Value and growth style index breakpoints and categorization present different theoretical issues. Numerous academic articles exploring the differences in returns between stocks have shown that value managers are on to something—stocks that are "cheaper" than their peers based on scaled price ratios tend to have higher future returns. These "value" stocks tend to move together, as do stocks at the opposite end of the spectrum, the "growth" stocks. The co-movement seen in these value and growth stock portfolios provides evidence of a "value" factor in stock returns. Still, "value" remains ill defined.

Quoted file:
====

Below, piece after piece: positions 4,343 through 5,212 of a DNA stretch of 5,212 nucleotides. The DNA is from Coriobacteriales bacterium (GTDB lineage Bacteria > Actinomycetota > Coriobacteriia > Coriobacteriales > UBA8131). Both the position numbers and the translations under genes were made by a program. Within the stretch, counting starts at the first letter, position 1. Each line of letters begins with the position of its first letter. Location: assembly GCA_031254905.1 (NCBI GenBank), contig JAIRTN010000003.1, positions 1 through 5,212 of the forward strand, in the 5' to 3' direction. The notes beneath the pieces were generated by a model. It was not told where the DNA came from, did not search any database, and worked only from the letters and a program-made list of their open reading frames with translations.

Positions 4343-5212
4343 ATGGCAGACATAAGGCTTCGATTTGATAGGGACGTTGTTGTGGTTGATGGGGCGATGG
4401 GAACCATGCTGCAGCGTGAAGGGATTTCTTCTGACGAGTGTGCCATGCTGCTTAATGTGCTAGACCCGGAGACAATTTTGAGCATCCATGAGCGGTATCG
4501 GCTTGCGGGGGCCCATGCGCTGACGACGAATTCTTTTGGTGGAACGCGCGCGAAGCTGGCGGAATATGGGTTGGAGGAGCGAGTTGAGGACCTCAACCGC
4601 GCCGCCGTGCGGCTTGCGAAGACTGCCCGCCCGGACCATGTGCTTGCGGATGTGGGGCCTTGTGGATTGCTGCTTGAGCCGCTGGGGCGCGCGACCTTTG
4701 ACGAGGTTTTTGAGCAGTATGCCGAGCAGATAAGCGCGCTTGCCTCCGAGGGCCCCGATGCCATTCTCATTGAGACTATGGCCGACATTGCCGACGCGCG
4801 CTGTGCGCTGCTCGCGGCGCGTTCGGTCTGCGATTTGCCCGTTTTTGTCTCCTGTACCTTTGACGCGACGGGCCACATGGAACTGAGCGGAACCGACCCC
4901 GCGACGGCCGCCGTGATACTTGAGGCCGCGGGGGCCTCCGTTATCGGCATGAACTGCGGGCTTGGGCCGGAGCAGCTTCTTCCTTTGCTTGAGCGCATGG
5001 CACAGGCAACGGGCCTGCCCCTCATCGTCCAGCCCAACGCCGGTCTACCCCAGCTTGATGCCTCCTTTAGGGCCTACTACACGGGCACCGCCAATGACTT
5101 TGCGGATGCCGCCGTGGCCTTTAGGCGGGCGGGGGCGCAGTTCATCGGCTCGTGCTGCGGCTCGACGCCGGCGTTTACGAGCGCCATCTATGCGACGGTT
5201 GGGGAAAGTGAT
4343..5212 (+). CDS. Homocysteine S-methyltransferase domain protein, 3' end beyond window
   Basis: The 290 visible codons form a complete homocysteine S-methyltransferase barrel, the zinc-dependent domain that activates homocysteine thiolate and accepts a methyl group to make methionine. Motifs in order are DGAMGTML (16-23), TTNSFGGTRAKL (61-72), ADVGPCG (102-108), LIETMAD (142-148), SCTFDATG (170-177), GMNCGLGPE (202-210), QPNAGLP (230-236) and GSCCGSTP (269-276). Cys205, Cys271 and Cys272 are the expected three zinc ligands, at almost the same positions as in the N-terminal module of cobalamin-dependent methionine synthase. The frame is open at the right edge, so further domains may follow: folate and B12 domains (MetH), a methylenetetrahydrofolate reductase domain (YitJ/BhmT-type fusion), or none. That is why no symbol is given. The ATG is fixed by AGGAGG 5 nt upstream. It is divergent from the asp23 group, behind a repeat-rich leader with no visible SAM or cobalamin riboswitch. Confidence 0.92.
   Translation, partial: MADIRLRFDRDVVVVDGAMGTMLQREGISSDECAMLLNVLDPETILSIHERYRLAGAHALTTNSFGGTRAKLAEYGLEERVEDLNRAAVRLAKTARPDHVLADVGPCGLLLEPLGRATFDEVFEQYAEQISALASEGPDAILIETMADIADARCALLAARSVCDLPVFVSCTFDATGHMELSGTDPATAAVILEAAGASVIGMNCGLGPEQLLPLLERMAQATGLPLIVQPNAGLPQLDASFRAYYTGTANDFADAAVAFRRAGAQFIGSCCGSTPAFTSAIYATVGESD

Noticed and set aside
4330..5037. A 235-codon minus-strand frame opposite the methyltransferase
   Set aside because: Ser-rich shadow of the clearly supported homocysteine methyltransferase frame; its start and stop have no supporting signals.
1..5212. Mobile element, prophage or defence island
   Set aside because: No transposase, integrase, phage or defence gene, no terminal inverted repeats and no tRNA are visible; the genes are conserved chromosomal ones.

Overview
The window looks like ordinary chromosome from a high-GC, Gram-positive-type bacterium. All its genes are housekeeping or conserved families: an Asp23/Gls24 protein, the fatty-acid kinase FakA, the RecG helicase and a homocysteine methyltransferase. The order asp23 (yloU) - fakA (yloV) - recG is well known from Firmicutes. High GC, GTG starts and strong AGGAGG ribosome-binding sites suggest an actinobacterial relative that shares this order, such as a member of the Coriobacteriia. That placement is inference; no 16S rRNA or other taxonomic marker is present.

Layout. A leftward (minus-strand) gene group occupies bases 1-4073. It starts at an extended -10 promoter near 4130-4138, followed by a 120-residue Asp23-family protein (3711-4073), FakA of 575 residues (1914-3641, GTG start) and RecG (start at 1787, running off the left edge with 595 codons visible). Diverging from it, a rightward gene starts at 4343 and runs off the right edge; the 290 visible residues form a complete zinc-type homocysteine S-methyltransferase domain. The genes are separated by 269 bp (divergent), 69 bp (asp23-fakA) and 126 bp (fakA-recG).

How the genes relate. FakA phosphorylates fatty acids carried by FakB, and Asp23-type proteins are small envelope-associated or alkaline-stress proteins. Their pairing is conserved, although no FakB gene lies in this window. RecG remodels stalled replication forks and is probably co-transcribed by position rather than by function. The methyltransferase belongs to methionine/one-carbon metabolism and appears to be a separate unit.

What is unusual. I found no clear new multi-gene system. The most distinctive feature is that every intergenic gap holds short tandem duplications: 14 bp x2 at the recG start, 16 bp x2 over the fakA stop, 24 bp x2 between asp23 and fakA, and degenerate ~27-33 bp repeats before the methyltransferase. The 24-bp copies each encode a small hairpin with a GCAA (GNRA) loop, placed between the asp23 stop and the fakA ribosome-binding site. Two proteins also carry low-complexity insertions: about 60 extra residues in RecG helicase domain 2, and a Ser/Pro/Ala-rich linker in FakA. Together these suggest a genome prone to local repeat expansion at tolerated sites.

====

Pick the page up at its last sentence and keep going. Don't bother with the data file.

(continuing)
Common academic valuation frameworks dictate that value and growth are negatively correlated. CRSP, too, believes that value and growth are two distinct categories. We go slightly further, however, and specify that value and growth should be determined relative only to other securities in the universe, rather than against some cap-weighted aggregate metric for a universe. Our specification means a security's placement is a statement of cap-specific relative value and/or growth versus other stocks.